Some of them are known to us as Superheroes. As if that makes everything alright! Sorry, this rant is not about supes. Or is it?

I am not here to put labels, but as one who wants awareness, I am curious about how mental health issues are expressed or implied on mainstream TV-shows. What is this interest in the psychotic yet helpful?

Why is it almost always connected to behaving as a douchebag?
Does mental illness/high intelligence give a free pass to behave as a dick?

Is it just another bad boy (needs saving) trope, a fixation on the Eccentric, or just another tribute to the Genius?

Or are they in fact the new superheroes, their issues often described as talents and gifts in an almost supernatural sense. A common man hero, sort of. More common than the common man becoming a superhero, that is.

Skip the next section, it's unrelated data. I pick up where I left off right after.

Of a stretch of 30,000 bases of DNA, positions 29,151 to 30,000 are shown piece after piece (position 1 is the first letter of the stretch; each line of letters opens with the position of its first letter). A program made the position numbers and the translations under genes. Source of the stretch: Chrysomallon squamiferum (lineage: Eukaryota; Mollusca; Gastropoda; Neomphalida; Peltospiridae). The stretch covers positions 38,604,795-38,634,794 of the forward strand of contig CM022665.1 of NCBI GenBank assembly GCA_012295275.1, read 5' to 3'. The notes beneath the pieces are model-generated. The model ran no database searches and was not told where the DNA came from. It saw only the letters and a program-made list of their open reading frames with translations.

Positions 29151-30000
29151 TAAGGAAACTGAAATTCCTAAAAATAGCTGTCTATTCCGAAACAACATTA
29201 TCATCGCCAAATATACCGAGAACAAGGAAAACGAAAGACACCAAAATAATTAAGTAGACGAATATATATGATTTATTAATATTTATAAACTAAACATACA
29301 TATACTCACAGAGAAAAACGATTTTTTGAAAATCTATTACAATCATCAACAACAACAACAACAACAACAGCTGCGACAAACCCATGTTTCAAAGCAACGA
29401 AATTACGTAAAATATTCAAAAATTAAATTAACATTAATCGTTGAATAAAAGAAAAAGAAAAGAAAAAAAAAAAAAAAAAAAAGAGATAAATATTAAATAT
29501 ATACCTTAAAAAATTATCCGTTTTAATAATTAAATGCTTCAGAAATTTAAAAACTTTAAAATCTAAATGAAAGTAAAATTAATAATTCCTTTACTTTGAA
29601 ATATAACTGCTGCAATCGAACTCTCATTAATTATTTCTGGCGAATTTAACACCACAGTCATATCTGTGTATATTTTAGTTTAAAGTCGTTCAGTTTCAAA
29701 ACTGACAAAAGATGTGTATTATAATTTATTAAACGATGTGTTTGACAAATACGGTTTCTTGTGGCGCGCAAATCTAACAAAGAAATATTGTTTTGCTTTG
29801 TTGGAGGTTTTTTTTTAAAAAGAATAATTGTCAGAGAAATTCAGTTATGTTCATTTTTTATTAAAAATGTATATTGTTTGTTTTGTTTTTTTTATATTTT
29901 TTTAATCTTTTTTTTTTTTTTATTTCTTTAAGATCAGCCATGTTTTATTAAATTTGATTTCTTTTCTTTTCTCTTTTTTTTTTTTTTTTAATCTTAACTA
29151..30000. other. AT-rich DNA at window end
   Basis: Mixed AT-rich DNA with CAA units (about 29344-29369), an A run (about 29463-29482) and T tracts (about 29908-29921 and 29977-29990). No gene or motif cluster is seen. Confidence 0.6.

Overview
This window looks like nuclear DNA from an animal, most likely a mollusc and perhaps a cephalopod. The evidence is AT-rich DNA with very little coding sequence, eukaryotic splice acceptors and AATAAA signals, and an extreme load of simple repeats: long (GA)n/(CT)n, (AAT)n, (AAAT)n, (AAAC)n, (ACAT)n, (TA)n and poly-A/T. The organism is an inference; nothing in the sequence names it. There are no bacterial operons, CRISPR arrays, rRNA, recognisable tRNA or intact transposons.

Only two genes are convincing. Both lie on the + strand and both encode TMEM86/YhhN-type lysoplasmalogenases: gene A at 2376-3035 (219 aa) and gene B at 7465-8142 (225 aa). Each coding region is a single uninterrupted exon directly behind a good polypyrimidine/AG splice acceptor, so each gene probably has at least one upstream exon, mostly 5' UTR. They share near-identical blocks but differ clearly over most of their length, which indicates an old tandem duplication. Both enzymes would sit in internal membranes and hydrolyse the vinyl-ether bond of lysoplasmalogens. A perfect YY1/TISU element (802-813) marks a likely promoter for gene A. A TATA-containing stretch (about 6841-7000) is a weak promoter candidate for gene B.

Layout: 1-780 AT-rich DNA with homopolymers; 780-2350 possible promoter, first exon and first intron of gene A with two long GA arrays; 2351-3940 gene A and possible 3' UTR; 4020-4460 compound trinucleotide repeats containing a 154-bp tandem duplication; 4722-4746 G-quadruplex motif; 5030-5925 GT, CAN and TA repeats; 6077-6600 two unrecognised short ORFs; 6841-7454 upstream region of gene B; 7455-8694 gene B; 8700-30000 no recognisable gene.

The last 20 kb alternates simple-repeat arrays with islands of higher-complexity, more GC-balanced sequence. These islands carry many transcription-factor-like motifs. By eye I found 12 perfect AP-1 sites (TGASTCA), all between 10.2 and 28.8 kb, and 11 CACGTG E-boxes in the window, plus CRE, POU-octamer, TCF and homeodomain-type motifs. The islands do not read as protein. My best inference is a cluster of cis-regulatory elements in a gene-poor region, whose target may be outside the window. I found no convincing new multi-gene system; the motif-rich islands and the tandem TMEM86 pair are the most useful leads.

Or is it a poorly concealed, yet bogus pat on the shoulder to all fighters out there, living, enduring or barely holding on.

Cue: Heroes by Alesso ft. Tove Lo.

Some of the shows are following this trend head on. I have made a compilation rant of them. I might have missed some. I might have ignored some.

House M.D. (2004-2012)
Honestly, I have not seen enough of this show to say anything meaningful about it. But then again, there might not be any meaning to it at all. I have however seen enough to make highly astute guesses. Because lets be honest, every episode is the same one.

House is being an asshole but occasionally he shows a couple of seconds of remorse or goodwill. Enough to like him, or at least accept his bullshit. Not to forget; he saves life!

His superpower: He can medic-babble for 40 minutes.

Dexter (2006-2013)